As background, Proactis’ core source-to-pay (S2P) business has centered primarily on serving U.K. customers, with a concentration in public sector. In the U.K. market, Proactis has made a number of acquisitions in recent years to round out its suite and to acquire market share. These transactions include EGS (2014), Due North (2016) and Millstream (2016). Within the U.S., it acquired Intesource (2014), to strengthen its e-sourcing and related managed services capability, and Intelligent Capture (also 2014), a provider of electronic invoicing and scan/capture services.

Perfect has served customers in the S2P area on a global basis since its founding, in 1994, but with a greater emphasis, until recently, on North America. It has made a number of smaller acquisitions over the years, in addition to its foundational acquisition of Commerce One (2006), including those that leveraged IP enforcement of Commerce One code as a bargaining chip in various transactions. But more recently, Perfect made its largest acquisition to date purchasing supplier network and P2P provider Hubwoo, to help expand its market presence and enhance its capabilities in the catalog management, marketplace and supplier network areas.

This Spend Matters PRO research brief provides an introduction and an overview to both providers, exploring the value proposition and strengths each vendor brings to the combination, including overlap and potential synergies from a customer perspective. It also touches on the subject of integration, as well as the approach we would encourage customers to look for when determining whether the acquisition will primarily benefit them or investors.

Proactis Acquires Perfect Commerce: Something is Fishy (in a Good Way)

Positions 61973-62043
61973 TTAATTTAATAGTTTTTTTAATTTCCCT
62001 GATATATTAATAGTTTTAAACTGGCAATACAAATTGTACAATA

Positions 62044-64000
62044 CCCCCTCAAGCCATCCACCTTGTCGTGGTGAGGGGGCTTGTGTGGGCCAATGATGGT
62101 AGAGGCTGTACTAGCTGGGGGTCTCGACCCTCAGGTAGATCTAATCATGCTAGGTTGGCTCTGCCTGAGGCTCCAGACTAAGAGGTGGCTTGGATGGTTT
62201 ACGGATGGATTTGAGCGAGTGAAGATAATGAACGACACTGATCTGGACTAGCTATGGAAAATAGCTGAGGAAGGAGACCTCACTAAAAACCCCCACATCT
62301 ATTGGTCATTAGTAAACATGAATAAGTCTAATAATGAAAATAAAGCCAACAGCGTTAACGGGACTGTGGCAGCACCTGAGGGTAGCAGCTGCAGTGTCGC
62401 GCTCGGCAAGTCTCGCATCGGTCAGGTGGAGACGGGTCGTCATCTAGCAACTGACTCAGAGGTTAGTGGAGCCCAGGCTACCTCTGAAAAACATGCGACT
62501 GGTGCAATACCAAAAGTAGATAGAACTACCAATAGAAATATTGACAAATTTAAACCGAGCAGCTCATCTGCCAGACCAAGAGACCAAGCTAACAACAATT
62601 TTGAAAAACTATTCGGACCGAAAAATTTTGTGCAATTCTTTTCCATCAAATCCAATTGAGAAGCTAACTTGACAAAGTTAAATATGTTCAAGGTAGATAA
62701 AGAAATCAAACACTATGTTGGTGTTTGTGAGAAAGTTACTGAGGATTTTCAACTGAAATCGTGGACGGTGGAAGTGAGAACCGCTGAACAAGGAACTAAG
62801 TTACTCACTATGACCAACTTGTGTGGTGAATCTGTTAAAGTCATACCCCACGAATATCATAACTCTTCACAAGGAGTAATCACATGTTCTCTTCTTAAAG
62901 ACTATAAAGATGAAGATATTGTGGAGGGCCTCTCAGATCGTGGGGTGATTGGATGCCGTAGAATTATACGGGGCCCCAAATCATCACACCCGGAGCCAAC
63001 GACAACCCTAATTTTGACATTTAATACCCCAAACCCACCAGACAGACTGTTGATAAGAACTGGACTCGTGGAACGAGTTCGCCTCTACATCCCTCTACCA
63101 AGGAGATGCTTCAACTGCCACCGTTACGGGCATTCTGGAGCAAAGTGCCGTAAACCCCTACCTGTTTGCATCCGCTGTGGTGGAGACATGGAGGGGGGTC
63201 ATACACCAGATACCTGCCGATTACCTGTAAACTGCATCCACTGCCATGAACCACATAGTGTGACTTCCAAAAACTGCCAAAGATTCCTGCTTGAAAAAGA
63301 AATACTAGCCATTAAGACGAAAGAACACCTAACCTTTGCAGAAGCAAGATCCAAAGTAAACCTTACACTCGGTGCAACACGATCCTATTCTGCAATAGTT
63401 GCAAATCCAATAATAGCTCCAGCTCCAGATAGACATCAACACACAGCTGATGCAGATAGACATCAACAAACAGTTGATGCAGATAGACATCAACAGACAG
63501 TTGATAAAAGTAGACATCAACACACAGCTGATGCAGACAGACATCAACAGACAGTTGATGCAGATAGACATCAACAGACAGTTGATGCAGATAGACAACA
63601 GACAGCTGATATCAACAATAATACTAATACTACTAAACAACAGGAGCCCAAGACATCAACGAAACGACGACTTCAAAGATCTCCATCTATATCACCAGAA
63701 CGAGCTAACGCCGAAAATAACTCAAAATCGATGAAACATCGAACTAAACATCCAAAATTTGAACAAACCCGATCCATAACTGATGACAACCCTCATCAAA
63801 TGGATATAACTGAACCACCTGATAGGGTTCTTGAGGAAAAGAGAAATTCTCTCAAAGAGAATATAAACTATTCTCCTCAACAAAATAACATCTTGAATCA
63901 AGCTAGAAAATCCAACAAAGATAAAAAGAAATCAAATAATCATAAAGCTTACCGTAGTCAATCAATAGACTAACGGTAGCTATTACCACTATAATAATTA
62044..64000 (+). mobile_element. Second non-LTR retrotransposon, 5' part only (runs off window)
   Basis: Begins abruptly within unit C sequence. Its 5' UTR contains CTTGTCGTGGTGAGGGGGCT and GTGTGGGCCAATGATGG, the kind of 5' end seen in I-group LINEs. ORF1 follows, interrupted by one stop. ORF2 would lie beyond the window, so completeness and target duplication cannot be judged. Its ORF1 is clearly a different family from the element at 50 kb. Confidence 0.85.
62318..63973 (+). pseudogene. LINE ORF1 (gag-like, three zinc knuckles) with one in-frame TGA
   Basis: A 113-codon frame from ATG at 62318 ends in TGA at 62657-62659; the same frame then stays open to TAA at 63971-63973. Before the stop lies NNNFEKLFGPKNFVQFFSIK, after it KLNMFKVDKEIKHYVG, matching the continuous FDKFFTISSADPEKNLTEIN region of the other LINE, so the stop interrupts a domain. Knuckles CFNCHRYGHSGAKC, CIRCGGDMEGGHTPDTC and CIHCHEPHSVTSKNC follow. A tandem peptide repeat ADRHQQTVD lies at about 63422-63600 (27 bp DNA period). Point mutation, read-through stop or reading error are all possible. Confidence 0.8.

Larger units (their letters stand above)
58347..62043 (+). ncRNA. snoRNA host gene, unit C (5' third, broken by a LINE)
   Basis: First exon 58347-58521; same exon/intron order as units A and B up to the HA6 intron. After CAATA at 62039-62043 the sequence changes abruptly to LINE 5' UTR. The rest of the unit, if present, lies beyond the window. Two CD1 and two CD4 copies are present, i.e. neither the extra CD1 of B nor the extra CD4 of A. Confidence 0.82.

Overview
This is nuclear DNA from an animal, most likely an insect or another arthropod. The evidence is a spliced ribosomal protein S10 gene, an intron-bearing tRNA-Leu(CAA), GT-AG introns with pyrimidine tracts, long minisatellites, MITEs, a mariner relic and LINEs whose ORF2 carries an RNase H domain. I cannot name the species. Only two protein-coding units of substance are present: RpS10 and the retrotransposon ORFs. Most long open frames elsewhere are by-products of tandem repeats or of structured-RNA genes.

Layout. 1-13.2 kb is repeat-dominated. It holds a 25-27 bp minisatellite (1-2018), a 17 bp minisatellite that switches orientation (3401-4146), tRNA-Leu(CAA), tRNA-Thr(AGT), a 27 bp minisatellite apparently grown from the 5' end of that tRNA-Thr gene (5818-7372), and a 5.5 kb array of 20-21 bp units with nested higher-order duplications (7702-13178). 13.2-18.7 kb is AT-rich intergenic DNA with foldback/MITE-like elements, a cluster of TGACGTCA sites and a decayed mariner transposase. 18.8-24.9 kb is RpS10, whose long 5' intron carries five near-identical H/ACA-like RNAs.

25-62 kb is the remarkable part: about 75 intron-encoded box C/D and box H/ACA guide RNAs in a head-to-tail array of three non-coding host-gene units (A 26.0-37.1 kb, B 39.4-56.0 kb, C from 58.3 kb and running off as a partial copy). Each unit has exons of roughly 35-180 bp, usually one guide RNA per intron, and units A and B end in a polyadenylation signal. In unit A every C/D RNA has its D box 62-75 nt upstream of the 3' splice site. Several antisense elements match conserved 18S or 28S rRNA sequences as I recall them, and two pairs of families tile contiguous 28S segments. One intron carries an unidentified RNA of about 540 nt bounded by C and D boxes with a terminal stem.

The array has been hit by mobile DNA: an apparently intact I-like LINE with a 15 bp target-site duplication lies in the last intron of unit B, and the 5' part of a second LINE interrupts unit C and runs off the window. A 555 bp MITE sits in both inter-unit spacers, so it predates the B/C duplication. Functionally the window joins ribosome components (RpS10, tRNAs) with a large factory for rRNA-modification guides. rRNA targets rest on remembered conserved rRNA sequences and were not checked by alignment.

U.K.-based spend management and e-procurement solution provider Proactis announced Friday it’s snapping up Perfect Commerce, a U.S.-based source-to-pay (S2P) provider. Assuming shareholder approval, the new company, which will be called Proactis, will be one of the largest global cloud-based spend management companies, according to the announcement. The $132.5 million deal (in aggregate consideration) roughly doubles Proactis’ revenue.

Extending Procurement Information Architecture to Provider Ecosystems (Part 3)

Infrastructure and related platforms delivered as a service (i.e., IaaS and PaaS) are becoming the new battlegrounds for the mega vendors who want to own the platform ecosystems that create the cloud applications and the business networks that connect the applications. SAP has clearly tossed more than just its hat into the ring wanting to capture as much territory as possible in the competitive land grab that is just beginning in this area. Over time, the emergence of integrated capabilities and interoperability will be good news for technology buyers, because they will help standardize and better manage the flexible procurement information architectures that we are advocating. Yet in the short term, this bottoms-up infrastructure overhaul isn’t of much use. So, many vendors are taking a leadership position in certain aspects of such infrastructure or focusing on the top-most business process aspects of such platforms.

Is the Tail Spend Problem Solved with Technology or with Managed Services?

Tail spend is a thorny problem — and an important one.

Tail spend is an amalgam of more granular spending: one time, low dollar, maverick, tactical by design. It doesn't even have a common definition understood by all, and it is generally a mess.